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Old Jan 3, 2012, 03:09 PM   #1
theSeb
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What is this "Other" in the storage tab? What is eating my space

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49 GB? What is eating up my precious hard drive space?


This question is asked on a daily basis in the Hardware subforums. The usual explanation is that it's the time machine local backups.

This isn't completely true. You'll have "Other" even if time machine is completely disabled.

Other is everything else that does not fit into the categories that are shown in the graphics.

So, it can be stuff like your word files, your powerpoint files, the OSX system files and so forth. In some cases the local snapshots can form part of this because everything needs to be stored somewhere.

All that graphic does is tries to categorize files based on the spotlight index, my hard drive contents and the operating system's understanding of what files fall into what category. So photos will be files that are png, jpeg, gif and so forth.

The screenshot above is the drive on my MBA and my time machine is disabled. Just to double check I also disabled the local backups separately in Terminal.

Code:
sudo tmutil disablelocal

Open up your Terminal (Applications --> Utilities) or type Terminal into the spotlight window in the top right (or cmd + space if you don't feel like clicking all the way over there on the search icon)

Type in the commands as shown in the screenshot below

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This is the contents of your home folder, including the hidden directories. You'll see that I have quite a lot of stuff in the Music folder but I have no music on this computer. Yet the graphic shows that I have 789 MB of Audio.

Why is that? It's because somewhere on my hard drive I do have audio files and the program that displays the graphic found them. They are not music files. They are audio files from applications and the system audio files that make the beeps and gongs when I do things like empty the trash. The Music folder is where your iTunes media folder is by default. I have a couple of movies and series in there, hence why it's that size.

You'll note that there is another big folder called Library. This is where various things get stored that pertain to the user logged in. For example, if you use iMail, this is where your mail is. It's also where your application settings are and many other things that are beyond the scope of this discussion.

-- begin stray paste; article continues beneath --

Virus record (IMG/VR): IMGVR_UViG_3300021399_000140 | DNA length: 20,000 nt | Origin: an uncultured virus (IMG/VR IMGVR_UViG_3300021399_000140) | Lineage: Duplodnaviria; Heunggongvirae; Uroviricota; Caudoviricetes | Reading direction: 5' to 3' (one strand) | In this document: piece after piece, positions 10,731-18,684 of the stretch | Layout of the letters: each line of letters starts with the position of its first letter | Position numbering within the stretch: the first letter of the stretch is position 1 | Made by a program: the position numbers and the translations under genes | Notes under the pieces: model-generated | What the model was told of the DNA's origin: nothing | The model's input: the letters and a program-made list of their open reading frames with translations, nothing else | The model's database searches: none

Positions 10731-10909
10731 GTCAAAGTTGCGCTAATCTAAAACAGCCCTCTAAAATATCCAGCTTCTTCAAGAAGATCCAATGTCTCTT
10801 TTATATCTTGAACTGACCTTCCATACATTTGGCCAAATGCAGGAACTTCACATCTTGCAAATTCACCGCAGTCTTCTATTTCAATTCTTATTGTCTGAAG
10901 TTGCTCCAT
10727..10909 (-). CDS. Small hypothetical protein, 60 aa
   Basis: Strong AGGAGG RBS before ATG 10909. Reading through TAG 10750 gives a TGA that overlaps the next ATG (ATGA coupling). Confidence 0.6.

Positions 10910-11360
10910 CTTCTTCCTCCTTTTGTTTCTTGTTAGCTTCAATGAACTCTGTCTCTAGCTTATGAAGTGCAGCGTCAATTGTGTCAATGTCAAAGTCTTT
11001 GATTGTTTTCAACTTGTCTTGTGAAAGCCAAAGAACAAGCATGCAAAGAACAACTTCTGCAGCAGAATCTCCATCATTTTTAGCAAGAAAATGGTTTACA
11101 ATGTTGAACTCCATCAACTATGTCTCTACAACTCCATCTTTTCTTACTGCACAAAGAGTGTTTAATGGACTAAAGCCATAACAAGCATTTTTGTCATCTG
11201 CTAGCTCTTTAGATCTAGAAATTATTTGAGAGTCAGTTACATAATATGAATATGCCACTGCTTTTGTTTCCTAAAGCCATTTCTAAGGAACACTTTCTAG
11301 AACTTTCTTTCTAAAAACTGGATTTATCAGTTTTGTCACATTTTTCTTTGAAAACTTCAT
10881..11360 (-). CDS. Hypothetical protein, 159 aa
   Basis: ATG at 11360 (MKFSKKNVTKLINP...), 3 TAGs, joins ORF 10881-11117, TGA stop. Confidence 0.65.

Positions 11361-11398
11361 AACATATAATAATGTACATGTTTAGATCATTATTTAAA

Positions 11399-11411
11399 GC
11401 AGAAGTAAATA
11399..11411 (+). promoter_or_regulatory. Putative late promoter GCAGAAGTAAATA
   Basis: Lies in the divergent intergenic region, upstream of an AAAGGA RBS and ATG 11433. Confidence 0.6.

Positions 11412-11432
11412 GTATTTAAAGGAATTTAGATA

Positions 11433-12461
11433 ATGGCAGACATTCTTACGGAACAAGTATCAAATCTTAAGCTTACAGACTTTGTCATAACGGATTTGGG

Now follow the steps in the next screenshot.

Thumb resize.

This is the root of your volume and you see folders like System, Private and Library. I am simplifying a lot, but you can think of those folders as where your operating system is. The Library folder has a similar job to the Library folder in your user folder discussed above, except this is now more generic stuff for ALL users, not just for you. There are things like system fonts in there and even sounds for Garageband. All of this stuff takes space. To follow this example back onto the topic: system fonts will be in the "Other" category.

So what's that big Users folder? That's where all of the home directories for the users on this computer are. That's where my home directory is, which has MY movies, documents and so forth are.


You can check it out if you want

Thumb resize.

type in
Code:
cd Users/<username>
or
Code:
cd Users
cd <username>
cd = change directory
cd .. goes back a level - if I am at Users/sebastianp then cd .. will take me back to Users/

ls - lists the contents of the directory. This is basically what you see in Finder, except that I've added the a and l flags which allow me to see the hidden files and folders and also shows the info in particular format. Try ls without the flags.

Don't be afraid of your computer people. It's how you will learn. Take a back up and don't be afraid to see what makes it tick and tock.

You can also explore your computer's hidden directories and files in Finder by typing this in the command line:

Code:
defaults write com.apple.finder AppleShowAllFiles TRUE
killall Finder
to disable it again

Code:
defaults write com.apple.finder AppleShowAllFiles FALSE
killall Finder
Now, if you set up Finder as per this post, then you can explore your hard drive quite easily
http://forums.macrumors.com/showthread.php?t=1300195

And one last tip for Finder. If you want to see the total size that a bunch of files and directories take up then highlight then or multi select them using cmd and then push cmd + alt + I and you will have one info screen for everything you have selected. Depending on how many files/directories you have selected, it may immediately calculate the total size or you may need to click "Calculate"

If you've done all of this and the figures you are seeing do not make sense, then run Disk Utility and Verify Disk.

Last edited by theSeb; Jan 5, 2012 at 01:03 PM. Reason: Added disk utility note
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Old Jan 3, 2012, 04:17 PM   #2
thundersteele
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Quote:
Originally Posted by theSeb View Post
This question is asked on a daily basis in the Hardware subforums. The usual explanation is that it's the time machine local backups.

This isn't completely true. You'll have "Other" even if time machine is completely disabled.
It's not only "not completely true", it's completely wrong. Time machine local backups are listed as "backups" and therefore are not part of "other." At least that's what the time machine website says.

Thanks for this very informative post. I'm familiar with the "du" command, however I find tools like DiscInventoryX more useful to quickly identify large files and folders.
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Old Jan 3, 2012, 04:24 PM   #3
theSeb
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Quote:
Originally Posted by thundersteele View Post
It's not only "not completely true", it's completely wrong. Time machine local backups are listed as "backups" and therefore are not part of "other." At least that's what the time machine website says.